Let $\alpha$ be an irrational number, and consider the set $A=\{(x,x^\alpha),x\ge 0\}\subseteq \mathbb{R}^2$, which is the graph of the function $f(x)=x^\alpha$.

I'm trying to prove/disprove the following:

Let $B$ be a

semialgebraicset such that $A\subseteq B$, then there exists $\epsilon>0$ such that $\{(x,x^{\alpha\pm \epsilon}):x\ge 0\}\subseteq B$.

This claim seems obviously true to me, but I don't know it to be true for sure. I'd be happy for any proof/counterexample/direction.

EDIT: As shown in the answer below, the claim is false if we take e.g. $\alpha=\log_2 3$ and the set $B=\{(2,3)\}\cup \{(x,y): x\neq 2\}$.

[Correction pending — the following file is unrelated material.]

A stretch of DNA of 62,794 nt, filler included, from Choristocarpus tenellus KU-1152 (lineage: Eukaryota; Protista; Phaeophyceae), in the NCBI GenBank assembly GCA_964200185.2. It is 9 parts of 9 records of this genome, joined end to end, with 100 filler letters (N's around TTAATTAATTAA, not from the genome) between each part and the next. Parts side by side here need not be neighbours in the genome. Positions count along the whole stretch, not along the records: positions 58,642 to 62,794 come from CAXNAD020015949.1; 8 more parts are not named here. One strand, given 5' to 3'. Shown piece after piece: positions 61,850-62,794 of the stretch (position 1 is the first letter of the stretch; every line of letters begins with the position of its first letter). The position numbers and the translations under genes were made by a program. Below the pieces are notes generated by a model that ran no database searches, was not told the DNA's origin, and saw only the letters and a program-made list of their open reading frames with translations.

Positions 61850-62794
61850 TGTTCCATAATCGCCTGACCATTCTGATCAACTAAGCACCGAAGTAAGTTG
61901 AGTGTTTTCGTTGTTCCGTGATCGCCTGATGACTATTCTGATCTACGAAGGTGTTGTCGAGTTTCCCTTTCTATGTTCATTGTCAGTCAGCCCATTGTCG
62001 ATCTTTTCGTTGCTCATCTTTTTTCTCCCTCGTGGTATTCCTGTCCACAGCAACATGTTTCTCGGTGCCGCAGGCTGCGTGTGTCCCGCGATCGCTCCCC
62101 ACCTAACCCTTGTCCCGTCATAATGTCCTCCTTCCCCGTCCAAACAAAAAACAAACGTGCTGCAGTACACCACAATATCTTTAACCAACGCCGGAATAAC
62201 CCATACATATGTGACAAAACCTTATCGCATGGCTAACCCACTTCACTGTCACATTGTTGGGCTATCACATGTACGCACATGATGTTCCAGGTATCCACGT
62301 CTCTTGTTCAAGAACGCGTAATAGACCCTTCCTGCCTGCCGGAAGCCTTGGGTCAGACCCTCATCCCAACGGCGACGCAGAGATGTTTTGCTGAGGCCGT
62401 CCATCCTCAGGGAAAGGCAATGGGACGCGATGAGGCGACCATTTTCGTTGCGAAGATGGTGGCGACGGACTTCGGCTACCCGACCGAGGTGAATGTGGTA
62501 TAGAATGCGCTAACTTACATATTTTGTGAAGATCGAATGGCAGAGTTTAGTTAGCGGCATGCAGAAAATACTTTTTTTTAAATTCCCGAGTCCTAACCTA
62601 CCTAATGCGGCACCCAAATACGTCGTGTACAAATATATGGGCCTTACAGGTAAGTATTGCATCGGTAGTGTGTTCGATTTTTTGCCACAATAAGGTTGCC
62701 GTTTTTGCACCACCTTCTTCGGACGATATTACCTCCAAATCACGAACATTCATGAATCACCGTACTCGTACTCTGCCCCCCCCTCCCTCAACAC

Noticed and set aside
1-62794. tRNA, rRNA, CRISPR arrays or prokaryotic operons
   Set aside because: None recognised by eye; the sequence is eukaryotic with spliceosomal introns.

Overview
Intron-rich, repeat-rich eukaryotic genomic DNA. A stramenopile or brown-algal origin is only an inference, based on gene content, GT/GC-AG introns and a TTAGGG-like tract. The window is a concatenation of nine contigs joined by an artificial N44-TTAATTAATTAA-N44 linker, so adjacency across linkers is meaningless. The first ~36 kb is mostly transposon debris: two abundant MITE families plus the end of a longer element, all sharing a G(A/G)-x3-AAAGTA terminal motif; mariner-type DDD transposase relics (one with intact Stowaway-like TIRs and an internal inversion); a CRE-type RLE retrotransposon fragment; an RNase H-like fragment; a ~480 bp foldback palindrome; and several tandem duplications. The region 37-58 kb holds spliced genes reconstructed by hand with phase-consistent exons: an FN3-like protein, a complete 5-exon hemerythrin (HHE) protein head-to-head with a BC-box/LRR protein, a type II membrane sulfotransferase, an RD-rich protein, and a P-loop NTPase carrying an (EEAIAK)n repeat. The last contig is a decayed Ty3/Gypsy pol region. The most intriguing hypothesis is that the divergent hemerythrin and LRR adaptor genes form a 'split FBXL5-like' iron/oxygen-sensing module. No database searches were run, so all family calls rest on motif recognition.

However, what I intend is for $B$ to be "close" to $A$. As suggested below, a rephrase would be:

Let $B$ be a

semialgebraicset such that $A\subseteq B$, and for every $u\in A$ there is an open neighborhood of $u$ in $B$, then there exists $\epsilon>0$ such that $\{(x,x^{\alpha\pm \epsilon}):x\ge 0\}\subseteq B$.